FIGURE 2. Protein expression in stably transfected HEK293T cells. Densitometric analysis of the protein expression of ACSL4 (A) and LPCAT2 (B) in HEK293T wild type and vector control cells (HEK293T_VC) and HEK293T stably overexpressing ACSL4 (HEK293T_ACSL4), LPCAT2 (HEK293T_LPCAT2) or ACSL4/LPCAT2 (HEK293T_A+L) by quantitative Western blot, using β-actin as loading control. (C–E) Inducible protein expression of 5-LO, 15-LO1 and 15-LO2 following doxycycline treatment (Dox, 200 ng/mL, 24 h) analyzed by Western blot. Each blot displays one different stable cell line derived from either HEK293T_VC (C), HEK293T_LPCAT2 (D) or HEK293T_A+L (E). (A–E) A representative blot is shown per experiment. (A)+(B): Mean +SD of n = 3 experiments. Intensities were correlated to the housekeeping gene (β-actin) and normalized on the vector control cells. Statistical analysis: Unpaired t-test with Welch’s correction against vector control. *p < 0.05.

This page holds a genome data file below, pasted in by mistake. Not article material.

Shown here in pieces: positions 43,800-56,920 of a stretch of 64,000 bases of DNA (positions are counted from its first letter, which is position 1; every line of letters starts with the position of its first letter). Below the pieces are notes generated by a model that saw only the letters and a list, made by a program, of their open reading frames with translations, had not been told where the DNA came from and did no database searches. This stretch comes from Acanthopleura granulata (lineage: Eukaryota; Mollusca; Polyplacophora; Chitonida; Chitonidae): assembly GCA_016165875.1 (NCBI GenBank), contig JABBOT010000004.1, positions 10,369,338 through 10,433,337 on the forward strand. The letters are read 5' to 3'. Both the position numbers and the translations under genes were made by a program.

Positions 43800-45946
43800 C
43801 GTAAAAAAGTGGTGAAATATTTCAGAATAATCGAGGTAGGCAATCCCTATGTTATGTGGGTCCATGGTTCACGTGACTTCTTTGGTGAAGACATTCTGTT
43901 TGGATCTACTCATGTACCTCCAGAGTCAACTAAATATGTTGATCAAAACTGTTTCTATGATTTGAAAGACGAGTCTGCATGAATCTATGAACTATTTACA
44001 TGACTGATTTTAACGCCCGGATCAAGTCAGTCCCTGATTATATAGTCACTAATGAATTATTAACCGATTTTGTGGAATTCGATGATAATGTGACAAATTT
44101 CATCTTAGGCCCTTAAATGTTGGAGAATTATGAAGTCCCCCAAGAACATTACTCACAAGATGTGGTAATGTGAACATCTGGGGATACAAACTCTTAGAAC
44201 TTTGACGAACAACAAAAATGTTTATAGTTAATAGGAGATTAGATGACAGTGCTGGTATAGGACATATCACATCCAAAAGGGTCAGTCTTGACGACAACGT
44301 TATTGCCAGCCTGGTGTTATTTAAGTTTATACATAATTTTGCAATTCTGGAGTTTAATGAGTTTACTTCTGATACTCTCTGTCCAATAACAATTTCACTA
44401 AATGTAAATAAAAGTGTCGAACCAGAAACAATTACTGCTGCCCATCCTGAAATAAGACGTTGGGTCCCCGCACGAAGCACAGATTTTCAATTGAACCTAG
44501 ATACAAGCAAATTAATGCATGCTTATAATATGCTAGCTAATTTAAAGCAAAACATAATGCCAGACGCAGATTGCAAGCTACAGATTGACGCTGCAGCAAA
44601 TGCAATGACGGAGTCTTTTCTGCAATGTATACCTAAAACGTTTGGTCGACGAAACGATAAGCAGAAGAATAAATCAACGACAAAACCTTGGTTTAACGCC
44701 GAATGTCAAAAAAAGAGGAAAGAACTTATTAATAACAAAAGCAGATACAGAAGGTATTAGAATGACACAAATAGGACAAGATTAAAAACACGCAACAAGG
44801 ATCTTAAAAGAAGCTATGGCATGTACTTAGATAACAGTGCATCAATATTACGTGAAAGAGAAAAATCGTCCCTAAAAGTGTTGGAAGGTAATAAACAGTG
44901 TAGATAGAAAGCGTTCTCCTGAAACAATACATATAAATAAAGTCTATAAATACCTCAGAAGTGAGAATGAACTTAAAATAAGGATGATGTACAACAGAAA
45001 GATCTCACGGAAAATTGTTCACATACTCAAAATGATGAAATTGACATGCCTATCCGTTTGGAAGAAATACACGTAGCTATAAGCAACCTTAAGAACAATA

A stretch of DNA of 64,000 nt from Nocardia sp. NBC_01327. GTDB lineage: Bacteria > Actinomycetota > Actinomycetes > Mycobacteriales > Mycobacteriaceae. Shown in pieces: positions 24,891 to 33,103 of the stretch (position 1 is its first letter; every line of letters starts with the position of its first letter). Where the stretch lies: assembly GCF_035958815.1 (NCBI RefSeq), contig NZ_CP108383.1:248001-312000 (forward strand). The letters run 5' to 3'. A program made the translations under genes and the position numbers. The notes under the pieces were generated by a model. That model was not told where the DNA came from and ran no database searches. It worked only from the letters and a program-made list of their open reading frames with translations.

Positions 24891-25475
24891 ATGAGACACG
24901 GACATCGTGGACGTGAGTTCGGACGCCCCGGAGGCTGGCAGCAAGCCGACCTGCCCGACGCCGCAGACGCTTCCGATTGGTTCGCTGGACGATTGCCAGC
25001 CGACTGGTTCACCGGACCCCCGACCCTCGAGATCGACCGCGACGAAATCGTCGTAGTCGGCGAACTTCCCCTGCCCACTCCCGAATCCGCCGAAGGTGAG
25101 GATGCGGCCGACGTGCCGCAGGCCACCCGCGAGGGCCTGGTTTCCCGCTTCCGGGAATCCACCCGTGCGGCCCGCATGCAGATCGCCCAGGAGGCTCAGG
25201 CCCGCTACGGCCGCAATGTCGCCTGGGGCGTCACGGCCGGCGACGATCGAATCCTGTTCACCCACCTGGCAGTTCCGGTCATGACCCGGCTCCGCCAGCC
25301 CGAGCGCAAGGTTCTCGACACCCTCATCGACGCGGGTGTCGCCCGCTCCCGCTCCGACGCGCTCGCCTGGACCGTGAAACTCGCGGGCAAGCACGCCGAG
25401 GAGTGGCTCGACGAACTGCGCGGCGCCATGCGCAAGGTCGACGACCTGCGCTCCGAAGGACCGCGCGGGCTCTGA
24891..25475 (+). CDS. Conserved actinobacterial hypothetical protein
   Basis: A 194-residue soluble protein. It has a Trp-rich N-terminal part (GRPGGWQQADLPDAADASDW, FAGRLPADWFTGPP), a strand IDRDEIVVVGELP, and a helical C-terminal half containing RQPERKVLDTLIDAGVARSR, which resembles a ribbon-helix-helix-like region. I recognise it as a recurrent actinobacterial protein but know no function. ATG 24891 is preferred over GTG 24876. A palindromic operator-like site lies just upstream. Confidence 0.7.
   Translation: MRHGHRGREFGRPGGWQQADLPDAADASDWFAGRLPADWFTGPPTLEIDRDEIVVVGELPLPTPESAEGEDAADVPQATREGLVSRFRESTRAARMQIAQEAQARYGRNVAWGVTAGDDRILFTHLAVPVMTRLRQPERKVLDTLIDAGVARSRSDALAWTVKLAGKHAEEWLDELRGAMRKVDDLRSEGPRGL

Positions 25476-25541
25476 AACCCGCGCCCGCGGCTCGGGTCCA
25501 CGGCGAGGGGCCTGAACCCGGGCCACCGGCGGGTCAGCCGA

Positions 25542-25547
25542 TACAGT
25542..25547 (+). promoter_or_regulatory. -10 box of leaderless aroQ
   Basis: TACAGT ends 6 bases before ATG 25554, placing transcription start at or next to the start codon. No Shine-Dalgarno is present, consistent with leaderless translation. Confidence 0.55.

3.3 Analysis of LO product formation

Next, we addressed the LO activity in our inducible system. LOs are capable of converting multiple PUFAs (Figure 3) and we verified the enzymatic activity of our system using arachidonic acid (AA). Product formation was analyzed as described following stimulation with calcium ionophore A23187 and AA by means of LC-UV (Kreiß et al., 2022). Depending on the respective cell line, AA derived products of 5-LO (leukotriene B4 (LTB4), 6-trans-LTB4, 6-trans-12-epi-LTB4 and 5-HETE), 15-LO1 (12- and 15-HETE) and 15-LO2 (15-HETE) were detected and quantified (Figure 4). All cell lines showed comparable amounts of LO products following doxycycline treatment and as expected, no LO activity was found without induction resulting in a very robust and reliable cell-based model system to study ferroptosis.